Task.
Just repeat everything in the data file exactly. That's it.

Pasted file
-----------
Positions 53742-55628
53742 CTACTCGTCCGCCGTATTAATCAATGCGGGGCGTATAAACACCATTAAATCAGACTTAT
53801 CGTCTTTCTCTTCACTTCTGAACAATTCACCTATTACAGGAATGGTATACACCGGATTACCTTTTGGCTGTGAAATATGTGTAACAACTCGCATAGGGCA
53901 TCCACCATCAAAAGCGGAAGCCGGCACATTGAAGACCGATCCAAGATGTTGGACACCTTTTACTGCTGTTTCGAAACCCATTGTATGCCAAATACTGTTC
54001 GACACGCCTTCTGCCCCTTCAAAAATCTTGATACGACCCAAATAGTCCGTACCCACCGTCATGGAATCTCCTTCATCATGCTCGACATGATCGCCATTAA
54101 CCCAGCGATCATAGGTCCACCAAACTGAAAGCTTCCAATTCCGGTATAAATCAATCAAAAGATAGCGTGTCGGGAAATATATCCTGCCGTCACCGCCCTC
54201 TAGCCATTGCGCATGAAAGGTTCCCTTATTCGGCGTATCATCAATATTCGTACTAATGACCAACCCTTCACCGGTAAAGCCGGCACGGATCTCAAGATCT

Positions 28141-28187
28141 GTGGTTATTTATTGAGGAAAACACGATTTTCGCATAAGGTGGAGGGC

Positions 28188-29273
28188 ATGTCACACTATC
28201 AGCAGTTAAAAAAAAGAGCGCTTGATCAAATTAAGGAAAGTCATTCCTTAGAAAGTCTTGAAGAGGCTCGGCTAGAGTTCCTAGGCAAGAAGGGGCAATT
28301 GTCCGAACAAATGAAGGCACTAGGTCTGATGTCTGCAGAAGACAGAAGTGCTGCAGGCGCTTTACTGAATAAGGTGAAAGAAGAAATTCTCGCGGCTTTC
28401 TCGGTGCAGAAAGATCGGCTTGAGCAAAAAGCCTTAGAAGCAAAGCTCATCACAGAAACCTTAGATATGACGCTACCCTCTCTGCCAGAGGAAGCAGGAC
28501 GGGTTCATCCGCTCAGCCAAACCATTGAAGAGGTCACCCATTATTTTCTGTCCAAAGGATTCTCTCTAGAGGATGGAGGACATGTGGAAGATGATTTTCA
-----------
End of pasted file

Positions 53742-55628
53742 CTACTCGTCCGCCGTATTAATCAATGCGGGGCGTATAAACACCATTAAATCAGACTTAT
53801 CGTCTTTCTCTTCACTTCTGAACAATTCACCTATTACAGGAATGGTATACACCGGATTACCTTTTGGCTGTGAAATATGTGTAACAACTCGCATAGGGCA
53901 TCCACCATCAAAAGCGGAAGCCGGCACATTGAAGACCGATCCAAGATGTTGGACACCTTTTACTGCTGTTTCGAAACCCATTGTATGCCAAATACTGTTC
54001 GACACGCCTTCTGCCCCTTCAAAAATCTTGATACGACCCAAATAGTCCGTACCCACCGTCATGGAATCTCCTTCATCATGCTCGACATGATCGCCATTAA
54101 CCCAGCGATCATAGGTCCACCAAACTGAAAGCTTCCAATTCCGGTATAAATCAATCAAAAGATAGCGTGTCGGGAAATATATCCTGCCGTCACCGCCCTC
54201 TAGCCATTGCGCATGAAAGGTTCCCTTATTCGGCGTATCATCAATATTCGTACTAATGACCAACCCTTCACCGGTAAAGCCGGCACGGATCTCAAGATCT

Positions 28141-28187
28141 GTGGTTATTTATTGAGGAAAACACGATTTTCGCATAAGGTGGAGGGC

Positions 28188-29273
28188 ATGTCACACTATC
28201 AGCAGTTAAAAAAAAGAGCGCTTGATCAAATTAAGGAAAGTCATTCCTTAGAAAGTCTTGAAGAGGCTCGGCTAGAGTTCCTAGGCAAGAAGGGGCAATT
28301 GTCCGAACAAATGAAGGCACTAGGTCTGATGTCTGCAGAAGACAGAAGTGCTGCAGGCGCTTTACTGAATAAGGTGAAAGAAGAAATTCTCGCGGCTTTC
28401 TCGGTGCAGAAAGATCGGCTTGAGCAAAAAGCCTTAGAAGCAAAGCTCATCACAGAAACCTTAGATATGACGCTACCCTCTCTGCCAGAGGAAGCAGGAC
28501 GGGTTCATCCGCTCAGCCAAACCATTGAAGAGGTCACCCATTATTTTCTGTCCAAAGGATTCTCTCTAGAGGATGGAGGACATGTGGAAGATGATTTTCA